The objective is to study the function of sulfated glycosaminoglycans (GAGs) in inflammation, with particular emphasis on the sulfation pattern ofthe heparan, chondroitin and dermatan sulfate. We have successfully created conditional mouse mutants altered in heparan sulfate biosynthesis and showed that altering overall sulfation diminishes inflammatory responses in the context of neutrophil rolling and infiltration. In contrast, altering heparan sulfate in leukocytes does not affect these processes and has only mild effects on adaptive immune responses. In this proposal, we plan to complete our studies of endothelial heparan sulfate by examining the impact of altered uronic acid 2-0-sulfafion and glucosamine 6-O-sulfation using mice with conditional alleles in these enzymes, and then extend this analysis to chondroitin-4-sulfate and dermatan sulfate. Because we anticipate that systemic mutations in chondroitin/dermatan sulfate biosynthesis will result in embryonic or perinatal lethality, we are preparing conditional alleles ofthe target genes and will alter their expression selectively in endothelial cells and myeloid cells. Specifically, we propose to: (1) Create mouse lines with conditional alleles of chondroitin polymerase-1, chondroitin 4-0-sulfotransferase-1, chondroitin 4-0-sulfotransferase-2 , and dermatan 4-0-sulfotransferase and in collaboration with Project 1 a conditional targeting construct to express Hyal4, an endo-N-acetylgalactosaminidase that can degrade chondroitin;(2) Examine the role of GAGs in leukocyte rolling, firm adhesion, and diapedesis in vitro using isolated endothelial cells derived from the mutants;(3) In collaboration with Projects 2 and 4, examine the in vivo consequences of altering endothelial GAGs on inflammation induced chemically, sterilely and by bacterial infection;and (4) Examine the consequences of altering endothelial glycosaminoglycans on vascular permeability. By focusing on inflammatory reactions that take place in the vasculature, the proposed studies build on a strong base of preliminary data, which together validate GAGs as potential targets for treating chronic inflammation and ischemic disease. Additionally, the project will provide model organisms for other investigators interested in the physiological function of glycosaminoglycans in other organ systems.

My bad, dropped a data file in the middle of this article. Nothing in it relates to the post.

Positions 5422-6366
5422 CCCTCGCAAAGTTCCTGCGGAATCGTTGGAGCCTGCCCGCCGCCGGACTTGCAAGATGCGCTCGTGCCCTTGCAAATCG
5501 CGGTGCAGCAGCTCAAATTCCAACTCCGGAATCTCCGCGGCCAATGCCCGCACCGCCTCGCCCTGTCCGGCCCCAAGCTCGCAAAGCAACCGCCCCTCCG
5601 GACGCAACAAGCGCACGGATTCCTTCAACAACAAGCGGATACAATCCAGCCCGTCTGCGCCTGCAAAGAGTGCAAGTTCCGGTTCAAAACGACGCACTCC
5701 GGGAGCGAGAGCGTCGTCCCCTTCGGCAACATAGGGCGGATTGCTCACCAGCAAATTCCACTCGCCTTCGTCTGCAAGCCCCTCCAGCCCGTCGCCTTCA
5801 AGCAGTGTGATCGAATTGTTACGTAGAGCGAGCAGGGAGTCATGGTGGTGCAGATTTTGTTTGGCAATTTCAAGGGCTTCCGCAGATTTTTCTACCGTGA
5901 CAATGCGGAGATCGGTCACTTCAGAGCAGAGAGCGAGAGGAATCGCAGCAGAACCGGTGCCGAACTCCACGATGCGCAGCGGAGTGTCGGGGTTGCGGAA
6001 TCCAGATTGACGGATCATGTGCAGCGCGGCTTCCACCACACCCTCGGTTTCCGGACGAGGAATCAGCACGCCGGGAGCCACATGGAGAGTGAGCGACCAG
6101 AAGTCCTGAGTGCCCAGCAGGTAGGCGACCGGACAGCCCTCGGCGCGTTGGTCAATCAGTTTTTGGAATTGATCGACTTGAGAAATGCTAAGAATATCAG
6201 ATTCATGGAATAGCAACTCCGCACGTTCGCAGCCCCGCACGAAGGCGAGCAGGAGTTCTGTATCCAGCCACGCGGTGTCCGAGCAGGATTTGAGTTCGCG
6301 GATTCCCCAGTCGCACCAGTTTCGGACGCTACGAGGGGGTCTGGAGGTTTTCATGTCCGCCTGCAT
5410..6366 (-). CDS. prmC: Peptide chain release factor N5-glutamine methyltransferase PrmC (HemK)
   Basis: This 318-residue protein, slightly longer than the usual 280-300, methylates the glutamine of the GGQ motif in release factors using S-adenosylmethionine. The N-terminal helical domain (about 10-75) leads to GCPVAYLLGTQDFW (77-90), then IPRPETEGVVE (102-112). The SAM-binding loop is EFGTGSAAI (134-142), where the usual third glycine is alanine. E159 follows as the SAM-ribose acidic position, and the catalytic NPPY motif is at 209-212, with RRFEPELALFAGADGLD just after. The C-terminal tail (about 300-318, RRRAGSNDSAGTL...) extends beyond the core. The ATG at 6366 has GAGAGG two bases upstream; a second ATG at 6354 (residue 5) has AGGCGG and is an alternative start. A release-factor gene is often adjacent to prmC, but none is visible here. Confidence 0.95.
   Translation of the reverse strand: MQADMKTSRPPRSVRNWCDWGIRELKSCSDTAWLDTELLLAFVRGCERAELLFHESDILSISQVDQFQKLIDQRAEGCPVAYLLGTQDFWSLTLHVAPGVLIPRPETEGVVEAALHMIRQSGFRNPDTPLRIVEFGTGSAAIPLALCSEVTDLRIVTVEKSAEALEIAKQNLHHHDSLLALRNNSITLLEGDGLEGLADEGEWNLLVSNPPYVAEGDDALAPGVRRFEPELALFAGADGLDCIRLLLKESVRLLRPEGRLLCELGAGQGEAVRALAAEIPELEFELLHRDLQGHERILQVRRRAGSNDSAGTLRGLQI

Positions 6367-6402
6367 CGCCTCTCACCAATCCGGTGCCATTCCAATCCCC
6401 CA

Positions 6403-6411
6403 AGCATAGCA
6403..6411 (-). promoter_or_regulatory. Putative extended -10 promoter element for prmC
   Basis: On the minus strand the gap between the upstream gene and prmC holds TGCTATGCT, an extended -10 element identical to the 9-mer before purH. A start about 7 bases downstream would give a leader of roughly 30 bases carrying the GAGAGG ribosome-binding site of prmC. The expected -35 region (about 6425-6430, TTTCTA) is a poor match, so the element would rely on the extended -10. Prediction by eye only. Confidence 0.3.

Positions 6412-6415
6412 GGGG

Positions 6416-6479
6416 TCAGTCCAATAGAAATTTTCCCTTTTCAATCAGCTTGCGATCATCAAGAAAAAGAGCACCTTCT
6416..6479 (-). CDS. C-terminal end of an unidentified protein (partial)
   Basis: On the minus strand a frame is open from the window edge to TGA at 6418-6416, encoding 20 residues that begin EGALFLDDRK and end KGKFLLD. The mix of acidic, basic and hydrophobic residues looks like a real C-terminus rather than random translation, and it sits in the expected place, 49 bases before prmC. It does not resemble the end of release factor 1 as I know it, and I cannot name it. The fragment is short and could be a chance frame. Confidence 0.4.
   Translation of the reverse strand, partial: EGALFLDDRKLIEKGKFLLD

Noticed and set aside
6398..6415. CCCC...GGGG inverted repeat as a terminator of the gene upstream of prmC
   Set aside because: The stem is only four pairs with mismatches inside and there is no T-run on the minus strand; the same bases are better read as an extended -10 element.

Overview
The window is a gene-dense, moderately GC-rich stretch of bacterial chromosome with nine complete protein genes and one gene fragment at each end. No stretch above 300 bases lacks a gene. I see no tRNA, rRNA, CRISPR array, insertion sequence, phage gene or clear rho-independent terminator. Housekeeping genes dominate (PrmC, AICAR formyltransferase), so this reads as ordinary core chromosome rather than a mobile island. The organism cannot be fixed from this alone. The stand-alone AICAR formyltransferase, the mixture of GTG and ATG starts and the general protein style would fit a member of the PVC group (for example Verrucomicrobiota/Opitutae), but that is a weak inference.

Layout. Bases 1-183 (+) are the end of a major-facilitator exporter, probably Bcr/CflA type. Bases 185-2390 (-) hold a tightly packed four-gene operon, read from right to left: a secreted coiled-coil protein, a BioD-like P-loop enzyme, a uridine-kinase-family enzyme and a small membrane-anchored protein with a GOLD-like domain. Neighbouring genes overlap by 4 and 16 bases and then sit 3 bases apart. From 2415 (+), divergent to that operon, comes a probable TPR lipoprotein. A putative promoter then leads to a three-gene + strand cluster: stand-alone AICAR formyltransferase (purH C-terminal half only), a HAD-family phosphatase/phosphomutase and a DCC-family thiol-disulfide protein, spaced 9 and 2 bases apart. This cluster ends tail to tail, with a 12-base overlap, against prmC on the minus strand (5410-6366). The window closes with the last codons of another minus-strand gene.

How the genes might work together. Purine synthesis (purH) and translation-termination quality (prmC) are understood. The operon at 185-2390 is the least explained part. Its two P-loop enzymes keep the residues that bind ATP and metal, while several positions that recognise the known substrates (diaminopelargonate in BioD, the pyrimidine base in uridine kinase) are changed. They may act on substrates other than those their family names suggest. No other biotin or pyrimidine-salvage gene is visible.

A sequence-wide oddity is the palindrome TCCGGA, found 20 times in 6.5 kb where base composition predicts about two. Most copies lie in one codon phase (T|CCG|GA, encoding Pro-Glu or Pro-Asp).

. Inflammation is the body's response to injury and infection. The central hypothesis of Project 3 is that glycosaminoglycans affects one or more steps in the inflammatory response and that their function can be ascertained by genetically manipulating their biosynthesis in endothelial cells, neutrophils, and macrophages.
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